Most international students need a student visa to study in the UK. Finding out whether you need a visa to study is easy, simply check the UK government website.
Your visa will allow you to live and study in the UK for the duration of your course.
Applying for your student visa
If you are 16 or over and want to study a course at higher education level in the UK lasting longer than six months, you will most likely need to apply for a student visa through the Student Route.
This costs £490 per applicant. If you want a priority or super-priority service, it will cost more.
Follow this step-by-step guide to applying for your student visa:
Step 1: apply to your chosen university and receive an unconditional offer
Apply to your chosen university (or universities) and receive an unconditional offer.
Step 2: get your Certificate of Acceptance of Studies (CAS)
Once you have received your unconditional offer, and you have accepted it, your university will give you a document called a Certificate of Acceptance of Studies (or CAS). This will cost £25.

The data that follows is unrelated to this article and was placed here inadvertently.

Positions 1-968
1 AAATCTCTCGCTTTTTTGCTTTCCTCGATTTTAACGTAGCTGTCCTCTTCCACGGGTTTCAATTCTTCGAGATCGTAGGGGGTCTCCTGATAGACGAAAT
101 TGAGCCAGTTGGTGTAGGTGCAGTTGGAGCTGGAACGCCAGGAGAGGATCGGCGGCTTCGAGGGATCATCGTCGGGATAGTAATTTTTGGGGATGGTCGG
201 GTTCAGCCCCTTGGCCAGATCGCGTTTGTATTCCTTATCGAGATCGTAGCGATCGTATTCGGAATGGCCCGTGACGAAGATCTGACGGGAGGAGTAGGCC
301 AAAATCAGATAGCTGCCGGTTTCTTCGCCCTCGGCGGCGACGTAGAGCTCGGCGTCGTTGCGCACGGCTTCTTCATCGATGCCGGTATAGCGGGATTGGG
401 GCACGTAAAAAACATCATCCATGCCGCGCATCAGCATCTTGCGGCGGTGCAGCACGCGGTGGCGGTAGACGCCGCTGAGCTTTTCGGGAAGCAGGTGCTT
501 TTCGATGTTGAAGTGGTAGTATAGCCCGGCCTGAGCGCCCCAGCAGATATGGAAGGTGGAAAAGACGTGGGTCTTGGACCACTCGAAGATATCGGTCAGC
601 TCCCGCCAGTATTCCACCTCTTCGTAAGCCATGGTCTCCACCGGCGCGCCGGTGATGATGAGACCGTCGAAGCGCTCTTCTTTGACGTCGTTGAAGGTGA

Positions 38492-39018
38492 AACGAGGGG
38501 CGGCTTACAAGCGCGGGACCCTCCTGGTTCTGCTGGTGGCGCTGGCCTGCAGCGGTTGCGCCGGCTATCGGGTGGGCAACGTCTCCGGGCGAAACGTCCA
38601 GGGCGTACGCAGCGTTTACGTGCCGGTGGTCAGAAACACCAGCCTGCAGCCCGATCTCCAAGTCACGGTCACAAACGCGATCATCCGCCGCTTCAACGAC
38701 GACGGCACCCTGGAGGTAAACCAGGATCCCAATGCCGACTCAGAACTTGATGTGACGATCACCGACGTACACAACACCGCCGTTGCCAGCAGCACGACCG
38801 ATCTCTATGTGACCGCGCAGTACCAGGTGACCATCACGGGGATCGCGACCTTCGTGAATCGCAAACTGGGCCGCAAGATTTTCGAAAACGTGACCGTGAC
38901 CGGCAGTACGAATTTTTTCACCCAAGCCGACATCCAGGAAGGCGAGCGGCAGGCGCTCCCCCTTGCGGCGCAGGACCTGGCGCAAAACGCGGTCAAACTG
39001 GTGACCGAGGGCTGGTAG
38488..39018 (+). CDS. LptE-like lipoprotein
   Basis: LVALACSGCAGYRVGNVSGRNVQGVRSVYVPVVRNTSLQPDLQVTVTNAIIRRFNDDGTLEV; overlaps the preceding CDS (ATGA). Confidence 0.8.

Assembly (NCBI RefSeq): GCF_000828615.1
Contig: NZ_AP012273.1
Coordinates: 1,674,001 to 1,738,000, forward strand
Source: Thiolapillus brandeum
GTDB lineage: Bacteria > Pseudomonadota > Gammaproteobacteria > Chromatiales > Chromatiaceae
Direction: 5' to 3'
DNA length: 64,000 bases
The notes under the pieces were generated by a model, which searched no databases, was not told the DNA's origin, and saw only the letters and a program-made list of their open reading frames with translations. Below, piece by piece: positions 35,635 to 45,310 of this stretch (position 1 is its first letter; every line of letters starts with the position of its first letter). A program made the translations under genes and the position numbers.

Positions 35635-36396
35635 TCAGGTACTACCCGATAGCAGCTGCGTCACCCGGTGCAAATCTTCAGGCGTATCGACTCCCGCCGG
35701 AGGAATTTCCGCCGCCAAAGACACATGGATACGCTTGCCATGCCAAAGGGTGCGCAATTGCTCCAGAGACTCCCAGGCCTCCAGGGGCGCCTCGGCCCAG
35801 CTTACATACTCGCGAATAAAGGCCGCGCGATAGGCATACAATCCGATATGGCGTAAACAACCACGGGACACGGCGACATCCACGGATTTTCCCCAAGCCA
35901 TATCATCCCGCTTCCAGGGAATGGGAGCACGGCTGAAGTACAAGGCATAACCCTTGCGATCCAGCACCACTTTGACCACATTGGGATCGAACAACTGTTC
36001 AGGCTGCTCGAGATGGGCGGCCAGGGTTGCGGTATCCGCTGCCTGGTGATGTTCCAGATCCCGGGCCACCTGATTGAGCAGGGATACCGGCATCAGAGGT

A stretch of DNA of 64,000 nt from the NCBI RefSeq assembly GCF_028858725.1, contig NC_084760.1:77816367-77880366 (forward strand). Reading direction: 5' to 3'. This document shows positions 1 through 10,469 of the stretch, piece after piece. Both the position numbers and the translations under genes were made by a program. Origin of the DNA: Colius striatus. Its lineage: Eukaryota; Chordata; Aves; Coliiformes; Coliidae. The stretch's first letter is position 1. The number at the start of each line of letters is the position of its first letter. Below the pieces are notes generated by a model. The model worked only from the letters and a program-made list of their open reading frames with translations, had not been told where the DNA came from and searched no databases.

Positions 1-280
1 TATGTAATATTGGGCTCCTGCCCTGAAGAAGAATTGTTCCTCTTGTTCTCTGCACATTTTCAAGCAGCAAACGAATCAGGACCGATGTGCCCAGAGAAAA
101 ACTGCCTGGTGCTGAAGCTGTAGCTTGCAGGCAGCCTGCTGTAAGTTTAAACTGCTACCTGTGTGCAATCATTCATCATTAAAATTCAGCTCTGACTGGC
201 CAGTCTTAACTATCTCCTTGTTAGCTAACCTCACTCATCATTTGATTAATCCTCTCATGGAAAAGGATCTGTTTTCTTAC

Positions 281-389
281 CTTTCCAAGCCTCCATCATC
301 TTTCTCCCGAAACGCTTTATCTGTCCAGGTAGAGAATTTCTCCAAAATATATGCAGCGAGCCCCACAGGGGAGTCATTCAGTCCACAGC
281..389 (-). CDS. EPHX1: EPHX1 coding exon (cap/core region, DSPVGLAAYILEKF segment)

Step 3: begin the application process
Once you have your CAS, you can begin the visa application process. You can apply for your student visa up to six months before your course starts. You must pay an application fee (£490 for students) and have a current passport.
European students: If you’re from an EU country, Iceland, Liechtenstein, Norway or Switzerland, you can use the UK Immigration: ID Check app on a smartphone to complete the identity stage of your application.
Step 4: calculate your fee and pay the Immigration Health Surcharge (IHS)
European students: if you have a European Health Insurance Card (EHIC), you may be able to apply for a refund for the cost of the Immigration Health Surcharge (IHS). Check the GOV.UK website to find out if you are eligible to do so. Please also note that deciding to do paid part-time work in the UK during your studies could impact your eligibility for a refund, so consider this before requesting the refund.
Step 5: prove your knowledge of the English language (if required)
As part of your student visa application, you may need to prove your knowledge of the English language. Different universities have different requirements, so check what form of English language evidence you will need with your university.
Step 6: complete your application and have it accepted before you arrive in the UK
You must complete your application and have it accepted before you arrive in the UK.
Frequently asked questions (FAQs)
Many international students in the UK take a part-time job, work placement or internship alongside their studies. For most courses, you will be allowed to work for up to 20 hours per week during term time. Before you consider looking for work, check your visa and biometric residence permit and check your university’s rules to see if there are any restrictions to the type of work or number of hours you can do.